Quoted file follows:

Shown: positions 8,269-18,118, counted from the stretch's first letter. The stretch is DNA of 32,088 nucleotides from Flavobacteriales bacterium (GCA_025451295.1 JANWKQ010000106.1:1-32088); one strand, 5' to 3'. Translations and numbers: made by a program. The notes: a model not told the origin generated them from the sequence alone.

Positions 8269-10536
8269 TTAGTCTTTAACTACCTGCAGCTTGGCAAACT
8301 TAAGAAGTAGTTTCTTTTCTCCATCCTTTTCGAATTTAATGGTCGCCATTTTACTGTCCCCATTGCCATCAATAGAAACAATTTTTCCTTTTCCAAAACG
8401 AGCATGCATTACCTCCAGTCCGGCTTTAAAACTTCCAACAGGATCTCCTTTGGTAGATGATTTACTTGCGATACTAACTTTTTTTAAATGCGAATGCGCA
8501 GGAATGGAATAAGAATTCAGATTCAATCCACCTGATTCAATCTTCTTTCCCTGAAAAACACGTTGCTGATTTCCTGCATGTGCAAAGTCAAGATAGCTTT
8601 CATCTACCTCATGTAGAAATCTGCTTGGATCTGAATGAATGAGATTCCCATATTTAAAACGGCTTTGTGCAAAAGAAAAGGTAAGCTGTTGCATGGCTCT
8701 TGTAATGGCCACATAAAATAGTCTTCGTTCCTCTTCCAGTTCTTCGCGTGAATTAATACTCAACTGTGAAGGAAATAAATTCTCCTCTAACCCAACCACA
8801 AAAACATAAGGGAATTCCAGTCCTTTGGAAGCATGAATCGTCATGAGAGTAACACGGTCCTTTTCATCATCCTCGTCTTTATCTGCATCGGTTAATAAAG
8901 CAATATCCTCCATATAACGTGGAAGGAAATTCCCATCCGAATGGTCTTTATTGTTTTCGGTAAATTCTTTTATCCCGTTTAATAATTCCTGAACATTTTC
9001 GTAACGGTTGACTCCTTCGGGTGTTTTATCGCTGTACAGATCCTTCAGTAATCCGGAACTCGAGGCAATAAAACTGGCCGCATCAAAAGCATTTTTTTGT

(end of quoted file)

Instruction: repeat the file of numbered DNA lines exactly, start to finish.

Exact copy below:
Shown: positions 8,269-18,118, counted from the stretch's first letter. The stretch is DNA of 32,088 nucleotides from Flavobacteriales bacterium (GCA_025451295.1 JANWKQ010000106.1:1-32088); one strand, 5' to 3'. Translations and numbers: made by a program. The notes: a model not told the origin generated them from the sequence alone.

Positions 8269-10536
8269 TTAGTCTTTAACTACCTGCAGCTTGGCAAACT
8301 TAAGAAGTAGTTTCTTTTCTCCATCCTTTTCGAATTTAATGGTCGCCATTTTACTGTCCCCATTGCCATCAATAGAAACAATTTTTCCTTTTCCAAAACG
8401 AGCATGCATTACCTCCAGTCCGGCTTTAAAACTTCCAACAGGATCTCCTTTGGTAGATGATTTACTTGCGATACTAACTTTTTTTAAATGCGAATGCGCA
8501 GGAATGGAATAAGAATTCAGATTCAATCCACCTGATTCAATCTTCTTTCCCTGAAAAACACGTTGCTGATTTCCTGCATGTGCAAAGTCAAGATAGCTTT
8601 CATCTACCTCATGTAGAAATCTGCTTGGATCTGAATGAATGAGATTCCCATATTTAAAACGGCTTTGTGCAAAAGAAAAGGTAAGCTGTTGCATGGCTCT
8701 TGTAATGGCCACATAAAATAGTCTTCGTTCCTCTTCCAGTTCTTCGCGTGAATTAATACTCAACTGTGAAGGAAATAAATTCTCCTCTAACCCAACCACA
8801 AAAACATAAGGGAATTCCAGTCCTTTGGAAGCATGAATCGTCATGAGAGTAACACGGTCCTTTTCATCATCCTCGTCTTTATCTGCATCGGTTAATAAAG
8901 CAATATCCTCCATATAACGTGGAAGGAAATTCCCATCCGAATGGTCTTTATTGTTTTCGGTAAATTCTTTTATCCCGTTTAATAATTCCTGAACATTTTC
9001 GTAACGGTTGACTCCTTCGGGTGTTTTATCGCTGTACAGATCCTTCAGTAATCCGGAACTCGAGGCAATAAAACTGGCCGCATCAAAAGCATTTTTTTGT